The Notebook Purge

Stack of notebooks

They sit there in wait: on a shelf, on your desk, or hidden away at the bottom of a drawer. You know you really should do something about their presence, yet every time the urge overtakes you to shred them, to dump them, to get them out of your home or office, you tremble because you just can't do it, because what they contain could be valuable, or sensitive, or even sentimental, and you won't know unless you open up the binding. 'They' are paper notebooks, a longtime hazard of creators, thinkers, corporate executives, researchers, students, and homemakers everywhere.

While technology has grown leaps and bounds, particularly in portability, there's something about that pressure of pen to paper for quickly getting ideas out of mind and into the world. Nothing beats a notebook when it comes to working out problems, mapping out solutions, or simply noting reminders, contact details, and little bits of daily data you simply don't want to forget. For years, I carried a small notebook wherever I went, able to jot an idea or thought at a moment's notice. Actually, I still do it: while advances to technology have me more inclined to whip out a phone with Evernote for quick thoughts, a notebook goes with me to every coffee meeting, just in case I need to draw out diagrams or work out more complex issues. The downside of the notebook habit however, is as I discovered, one headache every information management professional has had to deal with at some point or other: a pile of notebooks with not nearly enough indexing as to what they actually held. Worse, the longer you’ve been using notebooks as information repositories, the more downsides: years of notebooks not only mean more pages to sort through to find what you need, but results in significant shelf space being used to keep everything together.

Cleanup then, is a must: particularly if you want to decrease your print holdings and shift as many records as you can into an an electronic workspace. The big problem however, is where to start. How long will it take? How much work will it require, and do you have the time? Looking at my own pile during an exercise in spring cleaning, more than once I wondered why I did't just toss them all to the shredder and be done with it. Every time I thought about it however, doubts creeped in: what was really in there? What if, in tossing the book, I also tossed that phone number I'll be searching for later? How safe would it be to toss them in the recycling bin; had a written down any passwords inside? Not the best practice I know, but all of us are human, and the thought of writing down an access code on the fly is exactly the sort of poor practice but unquestionably human thing to do. In the end, the choice is up to you: continue to keep writing in notebooks, going through pages during search exercise and stacking them away on shelves, or take control of the valuable information they contain and get organized.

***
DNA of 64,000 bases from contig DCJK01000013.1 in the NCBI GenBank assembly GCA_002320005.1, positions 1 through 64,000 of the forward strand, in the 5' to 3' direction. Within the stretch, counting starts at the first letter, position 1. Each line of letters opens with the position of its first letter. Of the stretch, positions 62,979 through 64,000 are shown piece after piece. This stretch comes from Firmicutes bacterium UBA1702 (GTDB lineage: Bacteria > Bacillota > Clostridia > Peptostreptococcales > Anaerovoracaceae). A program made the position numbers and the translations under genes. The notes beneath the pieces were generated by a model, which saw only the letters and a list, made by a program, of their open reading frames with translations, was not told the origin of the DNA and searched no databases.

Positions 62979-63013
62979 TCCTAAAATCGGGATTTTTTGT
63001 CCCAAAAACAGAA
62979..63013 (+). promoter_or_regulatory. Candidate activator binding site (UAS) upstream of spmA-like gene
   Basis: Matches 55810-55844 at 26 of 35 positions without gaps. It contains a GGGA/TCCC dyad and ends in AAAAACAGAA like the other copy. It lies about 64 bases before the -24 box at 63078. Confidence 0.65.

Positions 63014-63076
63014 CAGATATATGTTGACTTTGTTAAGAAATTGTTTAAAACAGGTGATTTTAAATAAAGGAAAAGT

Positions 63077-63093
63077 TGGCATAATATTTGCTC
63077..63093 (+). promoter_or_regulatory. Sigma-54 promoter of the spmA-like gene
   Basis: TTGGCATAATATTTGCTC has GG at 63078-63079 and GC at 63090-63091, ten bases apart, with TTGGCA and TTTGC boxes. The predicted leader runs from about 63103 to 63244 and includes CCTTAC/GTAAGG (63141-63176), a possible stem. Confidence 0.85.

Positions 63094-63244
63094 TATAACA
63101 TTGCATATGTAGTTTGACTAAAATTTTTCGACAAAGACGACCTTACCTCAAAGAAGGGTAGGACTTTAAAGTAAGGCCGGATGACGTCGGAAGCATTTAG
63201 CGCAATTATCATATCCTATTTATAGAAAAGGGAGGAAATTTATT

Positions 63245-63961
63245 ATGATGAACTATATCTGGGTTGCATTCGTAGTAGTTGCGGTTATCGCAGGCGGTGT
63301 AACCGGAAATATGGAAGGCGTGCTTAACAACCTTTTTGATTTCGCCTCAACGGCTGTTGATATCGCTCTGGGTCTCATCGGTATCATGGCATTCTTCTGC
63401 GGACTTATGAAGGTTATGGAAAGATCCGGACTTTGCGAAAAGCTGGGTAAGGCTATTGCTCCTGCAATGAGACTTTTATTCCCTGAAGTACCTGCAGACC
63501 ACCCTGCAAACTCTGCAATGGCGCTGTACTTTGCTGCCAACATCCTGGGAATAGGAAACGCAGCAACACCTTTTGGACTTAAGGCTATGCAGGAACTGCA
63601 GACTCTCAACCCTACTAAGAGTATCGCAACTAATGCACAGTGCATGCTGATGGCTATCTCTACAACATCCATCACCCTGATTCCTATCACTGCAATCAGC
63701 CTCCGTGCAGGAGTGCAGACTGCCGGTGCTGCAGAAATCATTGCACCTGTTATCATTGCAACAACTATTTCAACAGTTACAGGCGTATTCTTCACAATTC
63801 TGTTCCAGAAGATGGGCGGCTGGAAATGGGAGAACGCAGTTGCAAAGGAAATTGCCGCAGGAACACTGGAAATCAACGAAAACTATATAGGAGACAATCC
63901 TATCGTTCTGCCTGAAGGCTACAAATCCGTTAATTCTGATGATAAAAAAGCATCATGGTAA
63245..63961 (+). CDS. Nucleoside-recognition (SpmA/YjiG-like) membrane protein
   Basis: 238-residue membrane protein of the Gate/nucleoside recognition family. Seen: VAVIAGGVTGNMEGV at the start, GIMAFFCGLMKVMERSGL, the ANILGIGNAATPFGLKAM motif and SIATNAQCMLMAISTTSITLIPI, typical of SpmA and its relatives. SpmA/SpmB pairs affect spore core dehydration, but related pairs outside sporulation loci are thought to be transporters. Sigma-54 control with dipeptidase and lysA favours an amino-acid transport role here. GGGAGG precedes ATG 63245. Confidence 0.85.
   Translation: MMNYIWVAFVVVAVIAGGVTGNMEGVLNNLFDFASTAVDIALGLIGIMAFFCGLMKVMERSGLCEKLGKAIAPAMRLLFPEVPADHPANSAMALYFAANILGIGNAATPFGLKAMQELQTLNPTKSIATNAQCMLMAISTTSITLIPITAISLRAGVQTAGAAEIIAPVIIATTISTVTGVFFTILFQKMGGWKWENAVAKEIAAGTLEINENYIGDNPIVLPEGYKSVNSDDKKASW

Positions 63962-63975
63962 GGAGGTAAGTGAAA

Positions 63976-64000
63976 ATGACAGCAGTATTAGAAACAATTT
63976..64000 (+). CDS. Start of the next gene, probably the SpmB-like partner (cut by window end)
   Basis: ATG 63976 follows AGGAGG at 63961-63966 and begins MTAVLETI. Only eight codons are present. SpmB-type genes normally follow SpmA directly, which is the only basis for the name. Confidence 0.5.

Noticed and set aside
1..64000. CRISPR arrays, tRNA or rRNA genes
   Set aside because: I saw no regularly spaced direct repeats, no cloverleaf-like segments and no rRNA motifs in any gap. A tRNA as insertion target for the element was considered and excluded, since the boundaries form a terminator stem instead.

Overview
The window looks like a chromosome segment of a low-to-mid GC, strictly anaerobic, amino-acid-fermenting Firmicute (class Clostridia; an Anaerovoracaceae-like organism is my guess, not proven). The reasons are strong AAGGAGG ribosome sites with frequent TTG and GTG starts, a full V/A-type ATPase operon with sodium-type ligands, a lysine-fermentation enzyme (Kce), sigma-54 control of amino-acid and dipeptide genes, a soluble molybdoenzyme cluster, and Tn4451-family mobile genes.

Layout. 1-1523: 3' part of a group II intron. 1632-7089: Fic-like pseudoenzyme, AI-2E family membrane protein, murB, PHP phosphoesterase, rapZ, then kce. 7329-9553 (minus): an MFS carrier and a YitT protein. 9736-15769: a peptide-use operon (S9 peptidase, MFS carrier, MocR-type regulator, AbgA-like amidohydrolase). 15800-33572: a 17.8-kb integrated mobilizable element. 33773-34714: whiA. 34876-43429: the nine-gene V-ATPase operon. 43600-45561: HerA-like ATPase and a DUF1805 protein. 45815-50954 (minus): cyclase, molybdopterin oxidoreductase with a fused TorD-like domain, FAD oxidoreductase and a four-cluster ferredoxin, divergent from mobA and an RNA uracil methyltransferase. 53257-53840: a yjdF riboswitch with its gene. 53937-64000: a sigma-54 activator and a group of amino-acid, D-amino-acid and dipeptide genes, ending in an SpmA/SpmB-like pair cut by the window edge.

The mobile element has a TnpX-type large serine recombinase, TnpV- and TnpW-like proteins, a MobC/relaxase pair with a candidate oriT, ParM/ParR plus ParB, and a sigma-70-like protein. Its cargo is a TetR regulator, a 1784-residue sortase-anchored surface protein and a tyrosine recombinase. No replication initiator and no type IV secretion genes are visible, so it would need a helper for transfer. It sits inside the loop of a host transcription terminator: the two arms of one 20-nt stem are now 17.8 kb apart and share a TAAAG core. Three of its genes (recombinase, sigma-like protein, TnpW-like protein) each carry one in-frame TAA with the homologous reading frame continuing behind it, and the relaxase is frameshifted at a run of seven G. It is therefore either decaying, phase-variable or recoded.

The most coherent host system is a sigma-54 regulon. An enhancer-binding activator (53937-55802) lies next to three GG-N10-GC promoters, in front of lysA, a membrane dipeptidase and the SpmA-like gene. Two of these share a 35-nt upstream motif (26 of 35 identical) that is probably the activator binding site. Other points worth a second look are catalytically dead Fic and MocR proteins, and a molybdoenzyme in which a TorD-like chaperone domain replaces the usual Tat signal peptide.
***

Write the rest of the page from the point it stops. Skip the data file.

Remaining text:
If you're a business ready to ditch the piles here's a basic, but effective how-to:

Step 1:

Pick a day, any day. Set it in your calendar. This is not a job you'd like to see done, it is a job you will do, and set it as a priority. If time is a factor, book just one hour to start with: that will get things going, and give you an idea of how long this project will take.

Step 2: